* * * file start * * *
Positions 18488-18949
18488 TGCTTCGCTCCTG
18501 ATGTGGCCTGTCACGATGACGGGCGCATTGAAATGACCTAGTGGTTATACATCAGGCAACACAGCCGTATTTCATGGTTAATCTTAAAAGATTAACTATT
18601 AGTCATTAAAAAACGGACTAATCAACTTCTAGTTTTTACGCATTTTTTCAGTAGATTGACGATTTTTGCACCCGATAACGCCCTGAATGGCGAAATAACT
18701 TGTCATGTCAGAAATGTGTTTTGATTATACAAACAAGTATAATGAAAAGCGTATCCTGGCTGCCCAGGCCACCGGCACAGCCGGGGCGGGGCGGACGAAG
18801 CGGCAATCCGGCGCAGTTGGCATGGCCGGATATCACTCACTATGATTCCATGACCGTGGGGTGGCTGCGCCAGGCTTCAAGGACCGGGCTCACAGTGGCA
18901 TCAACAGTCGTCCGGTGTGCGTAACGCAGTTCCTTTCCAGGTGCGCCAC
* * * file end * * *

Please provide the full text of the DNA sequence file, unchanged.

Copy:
Positions 18488-18949
18488 TGCTTCGCTCCTG
18501 ATGTGGCCTGTCACGATGACGGGCGCATTGAAATGACCTAGTGGTTATACATCAGGCAACACAGCCGTATTTCATGGTTAATCTTAAAAGATTAACTATT
18601 AGTCATTAAAAAACGGACTAATCAACTTCTAGTTTTTACGCATTTTTTCAGTAGATTGACGATTTTTGCACCCGATAACGCCCTGAATGGCGAAATAACT
18701 TGTCATGTCAGAAATGTGTTTTGATTATACAAACAAGTATAATGAAAAGCGTATCCTGGCTGCCCAGGCCACCGGCACAGCCGGGGCGGGGCGGACGAAG
18801 CGGCAATCCGGCGCAGTTGGCATGGCCGGATATCACTCACTATGATTCCATGACCGTGGGGTGGCTGCGCCAGGCTTCAAGGACCGGGCTCACAGTGGCA
18901 TCAACAGTCGTCCGGTGTGCGTAACGCAGTTCCTTTCCAGGTGCGCCAC